homeaboutarchives + tagsshopmembership!

kottke.org posts about A Natural History of the Senses

A Natural History of the Senses

posted by Jason Kottke   Jan 19, 2006

When I posted about a cold of mine back in December that completely killed my sense of smell and taste (they’re both back now, thanks), I asked:

I remember reading a book or article once that mentioned a person who lost their sense of taste and when it would briefly return, that person would drop whatever they were doing and go eat a great meal. Anyone know where that story is from?

In response to that post (but not that specific question), I got a nice email from a reader inquiring about my recent preoccupation with smell (I’ve posted a couple other things about smell in the past months) and identified herself as having thought about smell recently as well. I wrote her back and recommended a favorite book of mine, A Natural History of the Senses by Diane Ackerman, specifically the chapters on smell (my favorite part).

I first read this book back in college for a class and it’s one of the few books I keep going back to every few years to reread[1]. After I sent that email, I went to find my dog-eared copy and started reading it. On page 40, in the section about anosmia, I found the answer to my above query. After a year-long fit of sneezing, Judith Birnberg lost her sense of smell and taste, which returned sporadically thereafter:

The anosmia began without warning… During the past three years there have been brief periods — minutes, even hours — when I suddenly became aware of odors and knew that this meant that I could also taste. What to eat first? A bite of banana once made me cry. On a few occasions a remission came at dinner time, and my husband and I would dash to our favorite restaurant. On two or three occasions I savored every miraculous mouthful through an entire meal. But most times my taste would be gone by the time we parked the car.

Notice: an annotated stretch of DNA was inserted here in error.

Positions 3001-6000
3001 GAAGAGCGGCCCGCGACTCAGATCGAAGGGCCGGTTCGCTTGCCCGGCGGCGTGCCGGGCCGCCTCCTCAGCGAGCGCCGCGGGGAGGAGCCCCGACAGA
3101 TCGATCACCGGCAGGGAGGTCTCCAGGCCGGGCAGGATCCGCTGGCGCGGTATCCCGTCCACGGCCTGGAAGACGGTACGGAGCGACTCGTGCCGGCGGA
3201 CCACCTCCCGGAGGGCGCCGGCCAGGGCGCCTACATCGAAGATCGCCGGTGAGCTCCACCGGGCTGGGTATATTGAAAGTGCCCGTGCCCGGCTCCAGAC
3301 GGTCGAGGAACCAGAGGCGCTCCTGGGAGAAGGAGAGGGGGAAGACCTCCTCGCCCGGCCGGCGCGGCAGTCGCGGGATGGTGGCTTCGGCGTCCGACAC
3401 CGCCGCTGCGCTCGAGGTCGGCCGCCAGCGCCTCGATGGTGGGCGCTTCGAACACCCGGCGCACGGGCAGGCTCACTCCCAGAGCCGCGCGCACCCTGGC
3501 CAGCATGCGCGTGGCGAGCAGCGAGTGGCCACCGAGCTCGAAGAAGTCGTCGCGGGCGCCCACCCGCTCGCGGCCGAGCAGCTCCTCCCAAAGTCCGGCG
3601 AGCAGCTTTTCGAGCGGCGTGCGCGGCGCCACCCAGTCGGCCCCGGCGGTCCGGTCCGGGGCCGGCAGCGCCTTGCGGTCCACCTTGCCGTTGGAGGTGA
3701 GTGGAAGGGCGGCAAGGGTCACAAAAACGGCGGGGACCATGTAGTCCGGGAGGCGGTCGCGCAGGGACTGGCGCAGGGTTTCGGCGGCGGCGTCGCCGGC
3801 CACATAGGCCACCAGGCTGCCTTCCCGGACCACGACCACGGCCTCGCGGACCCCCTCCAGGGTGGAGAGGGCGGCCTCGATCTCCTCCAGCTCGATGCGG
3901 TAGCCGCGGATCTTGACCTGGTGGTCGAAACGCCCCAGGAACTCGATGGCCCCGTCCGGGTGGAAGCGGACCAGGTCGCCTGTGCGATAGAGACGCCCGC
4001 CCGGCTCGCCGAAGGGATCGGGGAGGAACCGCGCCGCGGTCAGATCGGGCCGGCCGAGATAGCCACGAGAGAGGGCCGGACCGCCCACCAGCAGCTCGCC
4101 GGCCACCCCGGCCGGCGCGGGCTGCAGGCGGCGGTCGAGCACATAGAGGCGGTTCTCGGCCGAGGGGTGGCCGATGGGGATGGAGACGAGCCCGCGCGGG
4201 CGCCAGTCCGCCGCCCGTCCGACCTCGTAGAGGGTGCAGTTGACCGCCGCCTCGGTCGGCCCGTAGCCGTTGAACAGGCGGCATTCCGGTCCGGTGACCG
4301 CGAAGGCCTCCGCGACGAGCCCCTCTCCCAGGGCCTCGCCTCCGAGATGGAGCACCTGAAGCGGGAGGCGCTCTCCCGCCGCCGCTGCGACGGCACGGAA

I knew I’d read that somewhere!

[1] Other books I’ve read more than once in adulthood[2]:

Several Roald Dahl books
LoTR series
The Hobbit
Dark Sun
A People’s History of the United States

1984 I’ve probably read 9 or 10 times since I was 10. With the exception of A People’s History (I think I got the gist the first two times around), I’ll probably continue to reread those books indefinitely. Books I hope to reread soon: Lolita, Infinite Jest.

[2] I reread so many books as a kid, including the Roald Dahl books alluded to above, Where the Red Fern Grows, and Cloudy With a Chance of Meatballs.